*While widely condemned and even outlawed in some cities today, the tradition (common in many predominantly Black communities) of firing guns into the air to celebrate the start of a new year may have had a positive historical beginning.
African Americans must remember that December 31st is also “Watch Night” or “Freedom’s Eve” – the eve of the Emancipation Proclamation going into effect and nominally freeing the slaves.
The first Watch Night took place on December 31, 1862. President Abraham Lincoln had signed the Emancipation Proclamation on September 22, 1862. However, it did not become the law of the land until January 1, 1863. Thus, on December 31, 1862, thousands of free Blacks throughout the nation gathered in churches and other locations to celebrate the official end of slavery in America by “watching” the New Year and freedom come in.
The focal celebratory point was the Rochester, New York home of the great anti-slavery activist Frederick Douglas. The historical record is not entirely clear on this point but it appears that most of the celebrations (especially among the more sophisticated free Blacks) involved prayer and various forms of worship. However, there is strong evidence that less sophisticated free Blacks celebrated with alcohol and gunfire. Thus a tradition was born.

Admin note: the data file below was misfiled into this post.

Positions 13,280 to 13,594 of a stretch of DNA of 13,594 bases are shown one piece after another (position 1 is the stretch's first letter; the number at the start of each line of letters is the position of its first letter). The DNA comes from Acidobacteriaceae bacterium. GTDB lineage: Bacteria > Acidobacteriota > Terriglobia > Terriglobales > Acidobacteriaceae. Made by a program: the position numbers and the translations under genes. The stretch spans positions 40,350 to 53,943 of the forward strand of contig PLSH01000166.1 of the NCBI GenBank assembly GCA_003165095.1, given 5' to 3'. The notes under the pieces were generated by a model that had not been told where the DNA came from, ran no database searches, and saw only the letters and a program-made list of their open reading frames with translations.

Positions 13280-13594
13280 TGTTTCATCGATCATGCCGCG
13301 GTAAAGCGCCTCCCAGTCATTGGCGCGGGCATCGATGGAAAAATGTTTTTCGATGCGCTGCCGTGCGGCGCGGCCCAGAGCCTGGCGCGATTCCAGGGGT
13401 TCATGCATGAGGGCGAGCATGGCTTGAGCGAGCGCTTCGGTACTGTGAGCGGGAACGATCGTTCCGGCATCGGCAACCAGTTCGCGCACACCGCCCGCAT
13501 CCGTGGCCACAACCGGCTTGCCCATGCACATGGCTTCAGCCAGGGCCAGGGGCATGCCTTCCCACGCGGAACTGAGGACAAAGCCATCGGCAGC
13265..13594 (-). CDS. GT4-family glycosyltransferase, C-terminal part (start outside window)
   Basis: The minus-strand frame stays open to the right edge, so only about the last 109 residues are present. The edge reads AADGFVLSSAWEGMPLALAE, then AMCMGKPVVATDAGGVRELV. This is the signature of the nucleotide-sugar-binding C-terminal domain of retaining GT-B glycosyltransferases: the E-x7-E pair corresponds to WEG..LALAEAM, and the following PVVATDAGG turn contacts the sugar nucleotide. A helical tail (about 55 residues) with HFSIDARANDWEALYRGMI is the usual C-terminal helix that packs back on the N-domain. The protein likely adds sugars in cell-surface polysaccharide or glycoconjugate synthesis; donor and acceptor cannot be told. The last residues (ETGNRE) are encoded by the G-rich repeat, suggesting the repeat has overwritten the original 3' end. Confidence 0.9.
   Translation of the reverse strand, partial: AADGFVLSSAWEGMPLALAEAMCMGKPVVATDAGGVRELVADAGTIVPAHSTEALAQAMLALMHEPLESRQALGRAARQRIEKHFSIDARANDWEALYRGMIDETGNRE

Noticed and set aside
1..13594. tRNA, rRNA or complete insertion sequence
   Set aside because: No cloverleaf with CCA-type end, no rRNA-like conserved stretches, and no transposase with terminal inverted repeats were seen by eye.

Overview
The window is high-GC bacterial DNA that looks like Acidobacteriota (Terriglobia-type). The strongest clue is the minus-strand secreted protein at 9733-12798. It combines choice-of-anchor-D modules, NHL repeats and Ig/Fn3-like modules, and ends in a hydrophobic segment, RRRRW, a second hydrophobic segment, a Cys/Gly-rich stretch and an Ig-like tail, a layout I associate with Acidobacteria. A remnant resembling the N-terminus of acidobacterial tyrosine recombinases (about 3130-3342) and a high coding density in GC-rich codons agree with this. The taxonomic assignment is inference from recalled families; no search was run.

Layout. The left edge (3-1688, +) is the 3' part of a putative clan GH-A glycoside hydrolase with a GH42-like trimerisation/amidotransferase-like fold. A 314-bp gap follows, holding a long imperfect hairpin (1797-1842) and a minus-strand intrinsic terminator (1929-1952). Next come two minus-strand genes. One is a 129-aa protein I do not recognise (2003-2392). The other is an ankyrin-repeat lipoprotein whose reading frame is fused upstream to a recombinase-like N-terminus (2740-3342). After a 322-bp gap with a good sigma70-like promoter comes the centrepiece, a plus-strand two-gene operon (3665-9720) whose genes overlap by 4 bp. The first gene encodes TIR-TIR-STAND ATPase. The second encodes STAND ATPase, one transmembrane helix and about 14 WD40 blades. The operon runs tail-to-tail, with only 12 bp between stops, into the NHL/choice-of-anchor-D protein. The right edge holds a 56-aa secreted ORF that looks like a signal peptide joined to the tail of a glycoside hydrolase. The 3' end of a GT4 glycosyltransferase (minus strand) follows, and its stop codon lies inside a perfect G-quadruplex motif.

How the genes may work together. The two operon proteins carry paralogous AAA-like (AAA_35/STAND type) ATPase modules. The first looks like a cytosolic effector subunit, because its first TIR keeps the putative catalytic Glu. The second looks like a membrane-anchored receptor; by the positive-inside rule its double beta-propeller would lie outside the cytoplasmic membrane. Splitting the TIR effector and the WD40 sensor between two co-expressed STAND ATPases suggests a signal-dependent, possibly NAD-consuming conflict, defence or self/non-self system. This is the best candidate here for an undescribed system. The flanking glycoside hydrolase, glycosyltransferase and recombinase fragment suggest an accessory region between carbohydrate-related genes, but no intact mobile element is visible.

As for the slaves, today’s Blacks must realize that prior to the Emancipation Proclamation, New Year’s Eve was a very solemn and sad occasion for their ancestors. It was the day that slave owners settled business accounts for the New Year. Debts had to be paid and often this was done by selling slaves and splitting up families. Thus, many Black slave families lived in dread of New Year’s Eve.
The Civil War and the Emancipation Proclamation pretty much put an end to the practice of splitting up families and selling off young Blacks – often never to be seen again. Most slaves may not have had a full understanding of the Emancipation Proclamation but they knew a war was going on and that changes were taking place.
Plus, even during slavery Blacks were communicating with one another. Via the Underground Railroad and other methods, slaves were frequently able to learn what free Blacks and white abolitionists were doing on their behalf. They would later copy the practices and ceremonies of the freedman.
Today, the problem is that the Blacks firing guns never attend Watch Night ceremonies (which still take place in many African American churches) nor have any idea that they may have converted a positive historical tradition into a night of danger in many cities around the nation.